The opinion of the court was delivered by: RICHEY
CHARLES R. RICHEY, UNITED STATES DISTRICT JUDGE
The Plaintiff, an inmate at the Federal Correctional Institute at Mariana, Florida (hereinafter, "FCI Mariana"), seeks a declaratory judgment to permit her to "waive" good time credits to which she is entitled pursuant to 18 U.S.C. § 4161, et seq., and thereby to prolong her confinement. The Defendant prison officials denied Plaintiff's request to waive good time because the governing legislation provides that, "except as provided a prisoner shall be released at the expiration of his term of sentence less the time deducted for good conduct." 18 U.S.C. § 4163 (emphasis added). See Plaintiff's Complaint, Exhibit 2. In response to this Court's April 19, 1991 Opinion and Order, the Defendants filed a Motion to Dismiss, alleging that, as a matter of law, Plaintiff has no right to waive accrued good time credits. Upon consideration of the Defendants' motion, the Plaintiff's response,
the applicable law, and the record herein, the Court hereby denies the Defendants' motion to dismiss and grants the Plaintiff's motion for summary judgment.
Summary judgment is appropriate when the moving party can "show that there is no genuine issue as to any material fact and that the moving party is entitled to judgment as a matter of law." Fed. R. Civ. P. 56 (c). There is no dispute in this case that the Plaintiff has accrued good time credits. Rather, the dispute centers on whether, as a matter of law, the Plaintiff can waive the good time credits to which she is entitled in favor of remaining incarcerated. Upon a closer review of the law and the legislative purpose of the good time credit system, the Court concludes that the Plaintiff may waive her accrued good time credits.
Prisoners have no "right" to a good time credit system. However, once such a system is in place, the prisoner does have a legal interest in any accrued credits, and prison officials have no discretion to deny release. See Weber v. Willingham, 356 F.2d 933 (10th Cir.), cert. denied, 384 U.S. 991, 16 L. Ed. 2d 1008, 86 S. Ct. 1897 (1966); La Magna v. U.S. Bureau of Prisons, 494 F. Supp. 189 (D.Conn. 1980). See also 18 U.S.C. § 4163 (requiring prison officials to release inmate upon valid accrual of good time credit). Cf. Greenholtz v. Inmates of Nebraska Penal and Correctional Complex, 442 U.S. 1, 60 L. Ed. 2d 668, 99 S. Ct. 2100 (1979) (while there is no right to benefits of a parole system, revocation of accrued parole benefits requires some due process procedures). Thus, by the very context of the statute and the prevailing case law, the Plaintiff has a right, or entitlement, to use her accrued good time credit in reducing the period of incarceration.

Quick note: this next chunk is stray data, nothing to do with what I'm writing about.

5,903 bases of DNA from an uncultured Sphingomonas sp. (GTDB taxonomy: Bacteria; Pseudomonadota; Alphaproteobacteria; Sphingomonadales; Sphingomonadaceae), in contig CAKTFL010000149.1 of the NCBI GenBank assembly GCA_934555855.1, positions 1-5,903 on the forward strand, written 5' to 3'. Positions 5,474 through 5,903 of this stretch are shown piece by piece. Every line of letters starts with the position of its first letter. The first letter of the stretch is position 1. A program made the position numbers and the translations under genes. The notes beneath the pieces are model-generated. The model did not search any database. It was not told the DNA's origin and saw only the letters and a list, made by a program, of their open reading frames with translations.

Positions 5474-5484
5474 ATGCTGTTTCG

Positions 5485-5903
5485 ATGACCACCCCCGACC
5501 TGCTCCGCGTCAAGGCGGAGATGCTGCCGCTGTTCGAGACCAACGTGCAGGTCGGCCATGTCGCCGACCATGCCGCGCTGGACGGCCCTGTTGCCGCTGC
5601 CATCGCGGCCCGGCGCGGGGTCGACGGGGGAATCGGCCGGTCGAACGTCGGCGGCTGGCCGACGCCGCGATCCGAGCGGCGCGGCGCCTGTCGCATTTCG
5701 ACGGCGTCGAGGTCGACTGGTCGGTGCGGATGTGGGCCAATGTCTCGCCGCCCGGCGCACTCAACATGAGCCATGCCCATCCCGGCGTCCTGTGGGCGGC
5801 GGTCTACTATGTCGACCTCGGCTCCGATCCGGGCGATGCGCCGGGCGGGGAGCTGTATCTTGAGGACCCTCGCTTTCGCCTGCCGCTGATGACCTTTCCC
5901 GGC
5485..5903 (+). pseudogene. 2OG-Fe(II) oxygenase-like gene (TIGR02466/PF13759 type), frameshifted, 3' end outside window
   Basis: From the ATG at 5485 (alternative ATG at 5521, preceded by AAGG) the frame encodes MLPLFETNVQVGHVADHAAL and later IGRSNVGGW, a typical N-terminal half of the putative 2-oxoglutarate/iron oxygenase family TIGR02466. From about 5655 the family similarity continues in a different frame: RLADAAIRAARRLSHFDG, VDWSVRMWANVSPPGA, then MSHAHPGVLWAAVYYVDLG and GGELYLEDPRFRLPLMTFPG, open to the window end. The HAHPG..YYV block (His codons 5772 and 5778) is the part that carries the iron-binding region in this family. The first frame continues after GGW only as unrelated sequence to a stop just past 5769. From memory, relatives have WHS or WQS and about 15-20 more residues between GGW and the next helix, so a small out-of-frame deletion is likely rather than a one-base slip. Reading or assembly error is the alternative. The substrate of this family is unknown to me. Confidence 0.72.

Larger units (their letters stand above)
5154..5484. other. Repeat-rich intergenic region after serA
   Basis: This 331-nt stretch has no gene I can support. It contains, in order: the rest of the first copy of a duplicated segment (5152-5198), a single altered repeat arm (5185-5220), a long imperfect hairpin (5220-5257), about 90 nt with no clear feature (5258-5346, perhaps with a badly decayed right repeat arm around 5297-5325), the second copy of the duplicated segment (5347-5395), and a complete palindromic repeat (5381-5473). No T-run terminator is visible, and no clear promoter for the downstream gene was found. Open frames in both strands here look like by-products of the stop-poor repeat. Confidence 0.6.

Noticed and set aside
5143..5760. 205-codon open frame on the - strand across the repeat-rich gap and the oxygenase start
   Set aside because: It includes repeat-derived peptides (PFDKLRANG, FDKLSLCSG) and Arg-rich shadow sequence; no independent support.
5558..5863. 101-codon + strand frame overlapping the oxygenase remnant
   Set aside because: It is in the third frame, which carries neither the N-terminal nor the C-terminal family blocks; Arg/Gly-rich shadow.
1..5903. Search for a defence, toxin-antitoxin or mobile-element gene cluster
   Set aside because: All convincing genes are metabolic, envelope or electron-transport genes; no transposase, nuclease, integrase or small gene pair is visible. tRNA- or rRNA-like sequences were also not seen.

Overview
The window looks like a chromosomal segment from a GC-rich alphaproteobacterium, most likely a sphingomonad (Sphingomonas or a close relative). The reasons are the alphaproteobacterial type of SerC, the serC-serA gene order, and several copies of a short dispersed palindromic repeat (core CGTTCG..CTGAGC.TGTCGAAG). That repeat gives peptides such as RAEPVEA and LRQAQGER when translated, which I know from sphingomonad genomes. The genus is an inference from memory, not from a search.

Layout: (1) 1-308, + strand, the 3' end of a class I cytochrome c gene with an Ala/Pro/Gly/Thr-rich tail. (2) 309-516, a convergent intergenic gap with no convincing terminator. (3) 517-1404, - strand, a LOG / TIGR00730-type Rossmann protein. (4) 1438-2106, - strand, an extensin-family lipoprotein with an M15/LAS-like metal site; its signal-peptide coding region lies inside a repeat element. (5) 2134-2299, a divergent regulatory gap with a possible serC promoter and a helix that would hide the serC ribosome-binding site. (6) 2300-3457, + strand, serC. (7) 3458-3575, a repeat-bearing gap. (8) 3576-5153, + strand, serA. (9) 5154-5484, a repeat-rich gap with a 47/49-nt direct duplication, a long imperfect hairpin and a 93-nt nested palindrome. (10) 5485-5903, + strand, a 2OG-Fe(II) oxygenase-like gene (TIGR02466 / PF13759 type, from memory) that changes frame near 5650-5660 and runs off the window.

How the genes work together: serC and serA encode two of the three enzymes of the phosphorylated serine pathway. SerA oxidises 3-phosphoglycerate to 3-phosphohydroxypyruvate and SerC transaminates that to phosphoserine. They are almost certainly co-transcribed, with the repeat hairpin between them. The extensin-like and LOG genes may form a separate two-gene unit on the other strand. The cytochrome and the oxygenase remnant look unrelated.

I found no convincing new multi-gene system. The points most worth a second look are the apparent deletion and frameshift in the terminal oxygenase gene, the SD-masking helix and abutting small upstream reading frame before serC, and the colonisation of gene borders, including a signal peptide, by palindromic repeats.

One is not obligated to exercise a right or privilege -- even when collateral benefits to society may be lost as a result. This ability to waive rights and privileges makes eminent sense, for compelling one to accept a right or privilege nullifies free will and the power to choose -- the raison d'etre of rights and privileges. While this "right" to refuse privileges or rights is not included in the Constitution and the Bill of Rights, the Ninth Amendment instructs courts not to construe the Constitution and the Bill of Rights as an express delineation of the rights of the people. See 3 J. Story, Commentaries on the Constitution of the United States 715-16 (1833). See also L. Tribe, American Constitutional Law § 11-3, at 774-777 (2d ed. 1988). For this reason, American citizens are not compelled to vote and are not compelled to speak out on public issues, even though society may ultimately pay the cost of these decisions. Cf., e.g., Johnson v. Zerbst, 304 U.S. 458, 464, 82 L. Ed. 1461, 58 S. Ct. 1019 (1938) (may waive Sixth Amendment right to counsel, provided it is knowing and voluntary); Boykin v. Alabama, 395 U.S. 238, 243, 23 L. Ed. 2d 274, 89 S. Ct. 1709 (1969) (may waive right against self-incrimination, confrontation, and right to jury trial); Tollett v. Henderson, 411 U.S. 258, 262, 36 L. Ed. 2d 235, 93 S. Ct. 1602 (1973) (guilty plea waives right to challenge deprivation of non-jurisdictional Constitutional rights prior to trial); Schneckloth v. Bustamonte, 412 U.S. 218, 219, 36 L. Ed. 2d 854, 93 S. Ct. 2041 (1973) (waiver of Fourth Amendment rights by consenting to warrantless search). See generally J. Palmer, Constitutional Rights of Prisoners § 9.4.6, at 146 (4th ed. 1991).